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Russia Quietly Passes Anti-Blogger Law

Unknown Lamer posted about 6 months ago | from the just-in-time-for-cold-war-2.0 dept.

The Media 284

randomErr (172078) writes "Russia is tightening its grip on free speech and freedom of the Internet by creating a new 'bloggers law'. This policy follows the pattern set by China, Pakistan, Turkey, and Iran." Any site with more than 3000 daily visitors will be required to register and be held to a number of restrictions, quoting the article: "Besides registering, bloggers can no longer remain anonymous online, and organizations that provide platforms for their work such as search engines, social networks and other forums must maintain computer records on Russian soil of everything posted over the previous six months."

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Happy Communist Day from The Golden Girls! (-1, Troll)

Anonymous Coward | about 6 months ago | (#46939763)

Thank you for being a friend
Traveled down the road and back again
Your heart is true, you're a pal and a cosmonaut.

And if you threw a party
Invited everyone you knew
You would see the biggest gift would be from me
And the card attached would say, thank you for being a friend.

Re:Happy Communist Day from The Golden Girls! (1)

Anonymous Coward | about 6 months ago | (#46940117)

> cosmonaut

Got the right country this time.

Beatings will continue until... (0)

Anonymous Coward | about 6 months ago | (#46939775)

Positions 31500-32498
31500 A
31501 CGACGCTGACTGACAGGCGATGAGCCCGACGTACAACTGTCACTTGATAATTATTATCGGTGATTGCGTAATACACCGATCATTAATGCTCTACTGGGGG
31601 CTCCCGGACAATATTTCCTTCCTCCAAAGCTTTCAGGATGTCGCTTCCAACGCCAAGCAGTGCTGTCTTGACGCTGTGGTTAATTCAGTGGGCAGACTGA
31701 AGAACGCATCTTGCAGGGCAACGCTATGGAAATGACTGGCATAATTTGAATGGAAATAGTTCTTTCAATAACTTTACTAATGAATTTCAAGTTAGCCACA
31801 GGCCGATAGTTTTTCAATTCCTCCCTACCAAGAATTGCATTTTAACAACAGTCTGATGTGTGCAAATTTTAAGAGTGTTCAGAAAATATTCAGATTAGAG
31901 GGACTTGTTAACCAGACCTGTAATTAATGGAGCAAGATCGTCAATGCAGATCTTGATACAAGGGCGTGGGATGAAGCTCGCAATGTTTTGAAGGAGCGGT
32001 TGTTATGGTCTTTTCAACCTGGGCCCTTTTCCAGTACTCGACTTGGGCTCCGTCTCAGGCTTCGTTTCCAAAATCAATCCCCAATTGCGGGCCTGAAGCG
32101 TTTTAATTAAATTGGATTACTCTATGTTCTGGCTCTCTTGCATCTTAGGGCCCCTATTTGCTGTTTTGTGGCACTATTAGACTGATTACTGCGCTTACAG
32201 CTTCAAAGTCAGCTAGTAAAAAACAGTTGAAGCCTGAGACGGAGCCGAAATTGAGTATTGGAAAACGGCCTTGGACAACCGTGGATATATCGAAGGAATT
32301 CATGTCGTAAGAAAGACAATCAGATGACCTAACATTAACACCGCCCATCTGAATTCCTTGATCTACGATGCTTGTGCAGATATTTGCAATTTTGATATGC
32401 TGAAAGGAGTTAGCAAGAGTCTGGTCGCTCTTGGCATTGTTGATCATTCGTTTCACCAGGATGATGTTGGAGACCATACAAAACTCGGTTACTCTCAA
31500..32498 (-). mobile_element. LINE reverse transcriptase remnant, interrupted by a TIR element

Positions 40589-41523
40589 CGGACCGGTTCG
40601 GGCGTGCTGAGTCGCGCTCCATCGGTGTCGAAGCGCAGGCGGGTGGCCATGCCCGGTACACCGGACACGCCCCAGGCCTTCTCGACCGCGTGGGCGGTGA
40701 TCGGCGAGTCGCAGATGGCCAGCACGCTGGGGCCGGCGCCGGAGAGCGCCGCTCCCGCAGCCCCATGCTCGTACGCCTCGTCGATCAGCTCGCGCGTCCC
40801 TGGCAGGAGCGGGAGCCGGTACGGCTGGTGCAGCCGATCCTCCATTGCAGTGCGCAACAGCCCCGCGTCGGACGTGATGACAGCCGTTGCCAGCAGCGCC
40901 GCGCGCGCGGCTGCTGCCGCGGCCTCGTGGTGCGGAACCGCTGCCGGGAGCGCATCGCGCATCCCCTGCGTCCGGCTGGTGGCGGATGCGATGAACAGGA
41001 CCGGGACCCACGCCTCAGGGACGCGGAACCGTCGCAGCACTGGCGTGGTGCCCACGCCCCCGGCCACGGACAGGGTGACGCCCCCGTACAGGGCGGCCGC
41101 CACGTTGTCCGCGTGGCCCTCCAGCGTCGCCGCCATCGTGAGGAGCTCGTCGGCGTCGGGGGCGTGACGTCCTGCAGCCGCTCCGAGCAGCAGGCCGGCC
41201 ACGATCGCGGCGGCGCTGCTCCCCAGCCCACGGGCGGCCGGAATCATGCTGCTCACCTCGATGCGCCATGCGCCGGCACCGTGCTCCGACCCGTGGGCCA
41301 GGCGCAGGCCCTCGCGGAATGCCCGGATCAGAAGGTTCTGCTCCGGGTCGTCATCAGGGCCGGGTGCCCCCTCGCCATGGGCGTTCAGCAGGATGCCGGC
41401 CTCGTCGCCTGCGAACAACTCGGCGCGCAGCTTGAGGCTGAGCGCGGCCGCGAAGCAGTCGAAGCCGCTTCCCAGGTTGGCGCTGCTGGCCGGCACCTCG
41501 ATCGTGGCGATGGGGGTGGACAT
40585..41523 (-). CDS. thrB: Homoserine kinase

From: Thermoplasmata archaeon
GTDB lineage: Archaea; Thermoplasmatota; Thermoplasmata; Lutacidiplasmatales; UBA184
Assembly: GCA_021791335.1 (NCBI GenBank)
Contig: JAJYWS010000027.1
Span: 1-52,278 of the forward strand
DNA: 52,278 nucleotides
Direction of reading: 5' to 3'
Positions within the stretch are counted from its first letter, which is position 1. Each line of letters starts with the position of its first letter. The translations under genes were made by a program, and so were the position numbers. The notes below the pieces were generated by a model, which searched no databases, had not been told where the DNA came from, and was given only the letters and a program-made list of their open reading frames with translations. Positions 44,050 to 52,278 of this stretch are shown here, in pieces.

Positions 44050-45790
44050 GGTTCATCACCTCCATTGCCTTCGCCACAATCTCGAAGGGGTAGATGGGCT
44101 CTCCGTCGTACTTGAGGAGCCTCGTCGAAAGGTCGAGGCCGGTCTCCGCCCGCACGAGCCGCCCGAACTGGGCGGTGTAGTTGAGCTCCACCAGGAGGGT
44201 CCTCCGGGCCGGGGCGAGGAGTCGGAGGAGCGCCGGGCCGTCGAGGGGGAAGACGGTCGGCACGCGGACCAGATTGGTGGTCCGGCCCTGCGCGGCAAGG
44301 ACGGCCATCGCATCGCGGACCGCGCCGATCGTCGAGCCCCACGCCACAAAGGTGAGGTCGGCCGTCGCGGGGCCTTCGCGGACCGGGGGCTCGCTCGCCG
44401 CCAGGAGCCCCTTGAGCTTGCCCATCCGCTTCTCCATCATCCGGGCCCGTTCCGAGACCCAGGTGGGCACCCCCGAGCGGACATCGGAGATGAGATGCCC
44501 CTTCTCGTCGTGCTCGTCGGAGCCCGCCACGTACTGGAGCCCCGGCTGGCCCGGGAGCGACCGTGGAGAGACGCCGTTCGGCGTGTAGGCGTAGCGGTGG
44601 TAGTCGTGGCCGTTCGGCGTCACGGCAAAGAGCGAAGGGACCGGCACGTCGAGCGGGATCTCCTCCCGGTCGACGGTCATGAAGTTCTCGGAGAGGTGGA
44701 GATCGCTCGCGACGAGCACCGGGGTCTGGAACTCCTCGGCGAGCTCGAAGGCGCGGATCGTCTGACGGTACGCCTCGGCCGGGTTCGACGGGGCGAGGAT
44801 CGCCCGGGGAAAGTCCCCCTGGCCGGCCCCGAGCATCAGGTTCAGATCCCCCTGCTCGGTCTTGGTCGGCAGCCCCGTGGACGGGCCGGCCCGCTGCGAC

Beatings will continue until... Moral improves or I kill you and take your stuff.

Re:Beatings will continue until... (0)

Anonymous Coward | about 6 months ago | (#46939867)

"Morale" there's an e at the end

Re:Beatings will continue until... (1)

tomhath (637240) | about 6 months ago | (#46939915)

I think "Moral" is appropriate here, or a lack thereof.

Re:Beatings will continue until... (0)

Anonymous Coward | about 6 months ago | (#46940535)

Shouldn't it be morality then?

Re:Beatings will continue until... (-1, Troll)

Anonymous Coward | about 6 months ago | (#46939955)

You are obviously working at the DNC.

I bet Democrats look at Putin with envy. They'd like nothing better than to eliminate those pesky bloggers who keep bring up embarrassing facts.

Re:Beatings will continue until... (3, Informative)

fustakrakich (1673220) | about 6 months ago | (#46940271)

I bet Democrats look at Putin with envy.

Maybe the "conservative" ones [newrepublic.com] , but it shows much more strongly inside the republican sect.

Re: Beatings will continue until... (-1)

Anonymous Coward | about 6 months ago | (#46940383)